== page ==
BROSSARD – While their collective backs might be up against the wall, there’s no shortage of belief inside the Canadiens locker room heading into Game 5 of the Eastern Conference Finals on Tuesday night.
That shouldn’t come as a surprise considering Michel Therrien’s troops have stared adversity directly in the face time and again during the 2013-14 campaign, and responded admirably at every opportunity, particularly during their current playoff run.
Down 3-1 in their best-of-seven series to the New York Rangers – and facing elimination for a third time this postseason – the Canadiens insist they boast the ingredients necessary to get the job done again this time around, even if the odds are greatly stacked against them.
“The guys are trying to stay positive. We played well in Game 4 on Sunday. We had our chances to win it, and pucks didn’t go in. Then Martin St-Louis scored on a great shot in overtime. We know we can play with them. We need to win three games in a row and it starts on Tuesday. Everyone in this room believes we’re capable of doing it,” offered Rene Bourque, who sits tied for the team lead with five playoff goals. “It’s possible to do it, and we believe we can. It might seem like an insurmountable lead, but if we believe we can do it, anything is possible.”
Fortunately, the Canadiens don’t have to look very far back in time for inspiration. Both the Rangers and Los Angeles Kings overcame similar series deficits in 2014, and the Habs are dead set on accomplishing a similar feat when all is said and done against New York.
“It’s all about creating some kind of momentum. You start doing things the way you’re supposed to, and everything falls into place. That’s how you create momentum. A few teams have been able to pull off this kind of comeback this year. It’s not impossible with the group of players we have here. We believe that it’s possible, and we think that we’ve been playing better hockey as the series has gone on,” offered captain Brian Gionta, who was one of seven current Habs that helped topple the Presidents' Trophy winning Washington Capitals after the Canadiens found themselves 3-1 down in the Eastern Conference Quarter-Finals back in 2010.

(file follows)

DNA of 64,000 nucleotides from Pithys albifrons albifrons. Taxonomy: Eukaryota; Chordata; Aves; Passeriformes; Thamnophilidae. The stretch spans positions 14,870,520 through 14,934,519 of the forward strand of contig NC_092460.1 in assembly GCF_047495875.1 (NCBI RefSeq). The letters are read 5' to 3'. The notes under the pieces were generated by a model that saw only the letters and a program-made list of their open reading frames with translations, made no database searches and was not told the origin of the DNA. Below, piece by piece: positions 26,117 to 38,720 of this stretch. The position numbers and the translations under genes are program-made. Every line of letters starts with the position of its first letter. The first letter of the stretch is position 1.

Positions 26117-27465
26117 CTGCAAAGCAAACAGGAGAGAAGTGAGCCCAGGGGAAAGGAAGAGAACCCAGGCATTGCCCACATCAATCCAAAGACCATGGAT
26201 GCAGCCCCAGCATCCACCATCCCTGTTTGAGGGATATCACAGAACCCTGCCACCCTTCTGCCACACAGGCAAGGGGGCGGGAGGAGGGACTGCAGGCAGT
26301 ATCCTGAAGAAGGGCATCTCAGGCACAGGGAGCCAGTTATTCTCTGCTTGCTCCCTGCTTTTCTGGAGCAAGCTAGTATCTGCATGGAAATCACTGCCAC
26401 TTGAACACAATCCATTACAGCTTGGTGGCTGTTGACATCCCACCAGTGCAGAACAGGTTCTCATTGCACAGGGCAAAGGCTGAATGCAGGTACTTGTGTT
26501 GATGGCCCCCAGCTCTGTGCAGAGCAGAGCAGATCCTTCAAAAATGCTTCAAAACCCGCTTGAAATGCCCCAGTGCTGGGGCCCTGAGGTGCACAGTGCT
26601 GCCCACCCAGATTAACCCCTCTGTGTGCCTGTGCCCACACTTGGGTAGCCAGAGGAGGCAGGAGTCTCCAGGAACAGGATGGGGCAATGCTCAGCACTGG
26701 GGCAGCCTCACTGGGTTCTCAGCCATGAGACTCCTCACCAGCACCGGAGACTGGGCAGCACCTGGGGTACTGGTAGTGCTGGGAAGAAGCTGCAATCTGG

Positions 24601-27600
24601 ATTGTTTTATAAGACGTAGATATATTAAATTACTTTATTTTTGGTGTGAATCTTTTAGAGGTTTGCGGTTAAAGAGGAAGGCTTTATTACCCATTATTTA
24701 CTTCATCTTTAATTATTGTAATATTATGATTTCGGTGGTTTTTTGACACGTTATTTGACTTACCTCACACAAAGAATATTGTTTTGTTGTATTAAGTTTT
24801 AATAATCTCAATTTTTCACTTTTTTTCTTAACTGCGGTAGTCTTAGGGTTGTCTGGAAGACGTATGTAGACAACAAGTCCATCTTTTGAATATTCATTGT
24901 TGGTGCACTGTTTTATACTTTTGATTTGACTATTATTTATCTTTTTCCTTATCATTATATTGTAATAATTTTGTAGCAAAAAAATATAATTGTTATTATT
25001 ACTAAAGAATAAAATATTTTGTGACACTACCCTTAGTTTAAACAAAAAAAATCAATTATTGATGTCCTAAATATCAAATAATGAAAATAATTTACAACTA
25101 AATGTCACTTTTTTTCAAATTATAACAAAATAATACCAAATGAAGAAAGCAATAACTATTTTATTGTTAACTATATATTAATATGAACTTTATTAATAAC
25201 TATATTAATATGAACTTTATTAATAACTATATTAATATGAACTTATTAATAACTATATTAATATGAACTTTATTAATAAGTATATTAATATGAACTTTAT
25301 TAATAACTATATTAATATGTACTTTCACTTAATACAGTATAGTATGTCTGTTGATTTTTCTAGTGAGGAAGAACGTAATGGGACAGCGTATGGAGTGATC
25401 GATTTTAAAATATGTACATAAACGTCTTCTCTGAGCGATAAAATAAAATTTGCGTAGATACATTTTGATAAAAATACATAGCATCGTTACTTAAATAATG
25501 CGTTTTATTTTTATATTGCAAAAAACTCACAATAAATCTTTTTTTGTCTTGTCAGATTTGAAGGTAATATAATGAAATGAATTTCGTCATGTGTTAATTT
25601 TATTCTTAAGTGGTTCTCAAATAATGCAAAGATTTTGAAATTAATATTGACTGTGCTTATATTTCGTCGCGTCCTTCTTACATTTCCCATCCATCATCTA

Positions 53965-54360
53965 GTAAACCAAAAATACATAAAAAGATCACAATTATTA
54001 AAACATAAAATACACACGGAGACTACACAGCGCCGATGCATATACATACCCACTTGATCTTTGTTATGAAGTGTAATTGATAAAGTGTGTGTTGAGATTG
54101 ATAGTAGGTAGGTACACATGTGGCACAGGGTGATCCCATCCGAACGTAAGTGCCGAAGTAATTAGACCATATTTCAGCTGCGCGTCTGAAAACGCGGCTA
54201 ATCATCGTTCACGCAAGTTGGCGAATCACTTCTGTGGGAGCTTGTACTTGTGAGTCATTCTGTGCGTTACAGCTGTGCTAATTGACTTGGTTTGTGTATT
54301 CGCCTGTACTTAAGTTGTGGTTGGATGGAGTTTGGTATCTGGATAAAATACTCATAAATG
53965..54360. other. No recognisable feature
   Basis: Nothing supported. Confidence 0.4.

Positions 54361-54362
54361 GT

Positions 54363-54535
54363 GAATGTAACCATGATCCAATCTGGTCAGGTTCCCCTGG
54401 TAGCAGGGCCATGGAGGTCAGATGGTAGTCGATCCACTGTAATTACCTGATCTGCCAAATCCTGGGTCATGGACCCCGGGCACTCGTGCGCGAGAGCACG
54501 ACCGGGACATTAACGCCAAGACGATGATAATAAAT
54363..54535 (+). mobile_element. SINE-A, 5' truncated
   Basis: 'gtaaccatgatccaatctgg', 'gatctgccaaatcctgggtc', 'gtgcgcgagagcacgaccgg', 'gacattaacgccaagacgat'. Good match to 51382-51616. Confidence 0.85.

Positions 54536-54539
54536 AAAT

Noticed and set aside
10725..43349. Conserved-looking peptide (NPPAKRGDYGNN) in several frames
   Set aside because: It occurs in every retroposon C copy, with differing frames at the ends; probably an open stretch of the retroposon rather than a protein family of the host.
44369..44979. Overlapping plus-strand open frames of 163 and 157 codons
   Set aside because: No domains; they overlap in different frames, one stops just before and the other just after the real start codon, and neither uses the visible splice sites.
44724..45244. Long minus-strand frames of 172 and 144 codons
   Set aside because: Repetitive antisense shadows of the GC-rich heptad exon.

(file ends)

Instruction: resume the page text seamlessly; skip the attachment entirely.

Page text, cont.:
“We’re up against it here. You win or you go home,” added Gionta, who like Tomas Plekanec, Travis Moen, P.K. Subban, Andrei Markov, Josh Gorges and Carey Price, was part of a group that made NHL history when the Habs became the first eighth-seeded team to battle back against a top seed by coming out on top in three straight elimination tilts. “We expect that we’re going to play the type of hockey and generate the type of effort that we brought against Boston.”
If the last three games of the series against the Rangers are any indication, that’s exactly what the Canadiens are going to have to do to keep their postseason hopes alive. With that in mind, the game plan from here on out is one that every member of the Bleu-Blanc-Rouge can agree on.
“We’ve got to take things one period at a time. The last step for the Rangers is the toughest one to make. We’re going to make it hard on them, and we’re going to use our crowd playing at home. We’ve got to take advantage of it,” stressed Plekanec, who has three goals and eight points in 15 playoff games in 2014. “I think the key for us is to focus on the first period and getting off to a good start. We don’t want to think about winning two more games. You’ve got to think about what’s coming up on the next shift, in the next period. I didn’t see one guy who was down after Game 4.”
That sense of togetherness and optimism has been a trademark of the Canadiens all season long, sustaining them through periods when things weren’t necessarily going in the right direction. At a time of year when all hands are needed on deck once again with their season on the line, the Habs bench boss maintains that his group cannot be underestimated, even under the most difficult of circumstances.
“We’ve faced this type of adversity and this type of challenge before, and we’ve always responded with a good attitude,” praised Therrien. “Based on the experience we picked up during the last series against the Bruins, I expect us to come out with the right attitude to play on Tuesday night. The important thing now is to take things one game at a time.”
Matt Cudzinowski is a writer for canadiens.com.
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